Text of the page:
Unformatted text preview: D. The only such path is ABCDE of length 27: d(l, 5) = 27. The value of d(l, 6) is the length of a shortest path from A to F via A, B, C, D. There is no such path, so d(l, 6) is still 00. The value of d(3, 4) is 8. The value of d(8, 5) is the length of a shortest path from H to E via A, B, C, D. The shortest such path is HBCDE: d(8, 5) = 24. (c) [BB] The initial value of d(2, 5) is 00 since BE is not an edge. After k = 1,2, ... , 10, the values of d(2, 5) are 00, 00, 00, 20, 20, 20, 20, 20, 18, 17. 18. (a) These are the shortest distances from V7 to each of VI, ... ,Vs; namely, 4, 3, 1,2, 3, 3, 0, 4 (b) d(1,2) = 1; d(3, 4) = 1; d(2, 5) = 4; d(8, 6) = 10. (c) 00,00,00,12,10,5,5,5,5 19. It certainly does! In the graph at the right, with i = 1 and j = 2, the algorithm finds that the smallest value of d(l, k) + d(k, 2) is 4 (because at this stage, d(1,3) = d(4, 2) = 00) and this value never changes....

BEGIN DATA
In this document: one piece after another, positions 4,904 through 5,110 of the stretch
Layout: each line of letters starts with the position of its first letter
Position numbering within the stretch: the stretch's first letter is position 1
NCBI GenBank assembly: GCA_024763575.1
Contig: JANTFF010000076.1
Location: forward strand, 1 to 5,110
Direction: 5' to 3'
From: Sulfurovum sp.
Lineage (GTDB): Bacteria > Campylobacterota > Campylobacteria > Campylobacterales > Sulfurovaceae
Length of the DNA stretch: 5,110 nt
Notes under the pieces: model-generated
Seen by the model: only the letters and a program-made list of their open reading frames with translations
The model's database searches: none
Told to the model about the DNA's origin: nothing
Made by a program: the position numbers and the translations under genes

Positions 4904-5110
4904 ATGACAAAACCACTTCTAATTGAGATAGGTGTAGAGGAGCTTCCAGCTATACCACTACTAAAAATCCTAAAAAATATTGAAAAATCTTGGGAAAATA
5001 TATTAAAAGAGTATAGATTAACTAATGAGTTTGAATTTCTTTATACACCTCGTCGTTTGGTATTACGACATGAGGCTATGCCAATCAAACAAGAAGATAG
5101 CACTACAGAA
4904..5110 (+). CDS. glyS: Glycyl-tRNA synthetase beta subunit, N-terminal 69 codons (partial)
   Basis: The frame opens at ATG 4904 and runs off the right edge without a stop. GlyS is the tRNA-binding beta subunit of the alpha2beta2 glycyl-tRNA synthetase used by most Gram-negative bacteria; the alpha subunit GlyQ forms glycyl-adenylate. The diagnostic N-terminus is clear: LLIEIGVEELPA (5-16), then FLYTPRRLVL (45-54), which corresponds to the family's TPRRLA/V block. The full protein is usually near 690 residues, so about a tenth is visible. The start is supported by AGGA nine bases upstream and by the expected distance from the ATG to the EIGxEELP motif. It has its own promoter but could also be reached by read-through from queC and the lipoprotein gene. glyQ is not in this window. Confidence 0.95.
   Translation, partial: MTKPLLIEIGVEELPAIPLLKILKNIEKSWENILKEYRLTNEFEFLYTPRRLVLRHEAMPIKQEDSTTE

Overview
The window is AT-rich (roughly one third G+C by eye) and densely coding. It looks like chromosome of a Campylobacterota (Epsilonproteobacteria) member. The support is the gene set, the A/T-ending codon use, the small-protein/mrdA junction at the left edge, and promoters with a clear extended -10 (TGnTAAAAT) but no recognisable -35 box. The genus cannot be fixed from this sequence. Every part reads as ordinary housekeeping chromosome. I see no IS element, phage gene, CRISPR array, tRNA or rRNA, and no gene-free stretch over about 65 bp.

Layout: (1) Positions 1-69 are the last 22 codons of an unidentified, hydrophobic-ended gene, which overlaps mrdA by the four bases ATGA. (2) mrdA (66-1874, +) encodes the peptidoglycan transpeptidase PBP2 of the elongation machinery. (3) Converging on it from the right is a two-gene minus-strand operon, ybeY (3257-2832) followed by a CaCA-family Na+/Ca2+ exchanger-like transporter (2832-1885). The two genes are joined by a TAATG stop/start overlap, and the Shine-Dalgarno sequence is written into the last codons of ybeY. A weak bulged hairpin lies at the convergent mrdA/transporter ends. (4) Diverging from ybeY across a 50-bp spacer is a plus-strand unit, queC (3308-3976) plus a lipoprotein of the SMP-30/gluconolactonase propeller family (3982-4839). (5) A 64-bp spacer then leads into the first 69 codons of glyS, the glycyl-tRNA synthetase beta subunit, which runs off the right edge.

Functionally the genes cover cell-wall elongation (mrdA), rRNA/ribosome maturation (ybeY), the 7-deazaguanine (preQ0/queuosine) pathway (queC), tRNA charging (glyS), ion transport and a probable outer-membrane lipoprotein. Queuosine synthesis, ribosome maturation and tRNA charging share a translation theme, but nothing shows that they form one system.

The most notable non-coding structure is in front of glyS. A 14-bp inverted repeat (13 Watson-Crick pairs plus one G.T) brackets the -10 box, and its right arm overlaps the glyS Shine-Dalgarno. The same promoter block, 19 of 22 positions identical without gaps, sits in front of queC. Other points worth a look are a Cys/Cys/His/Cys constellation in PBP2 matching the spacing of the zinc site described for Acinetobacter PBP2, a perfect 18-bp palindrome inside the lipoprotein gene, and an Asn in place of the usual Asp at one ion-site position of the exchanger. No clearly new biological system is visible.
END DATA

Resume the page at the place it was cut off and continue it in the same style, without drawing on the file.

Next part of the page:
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This note was uploaded on 11/08/2010 for the course MATH discrete m taught by Professor Any during the Summer '10 term at FSU.
 Summer '10
 any
 Graph Theory

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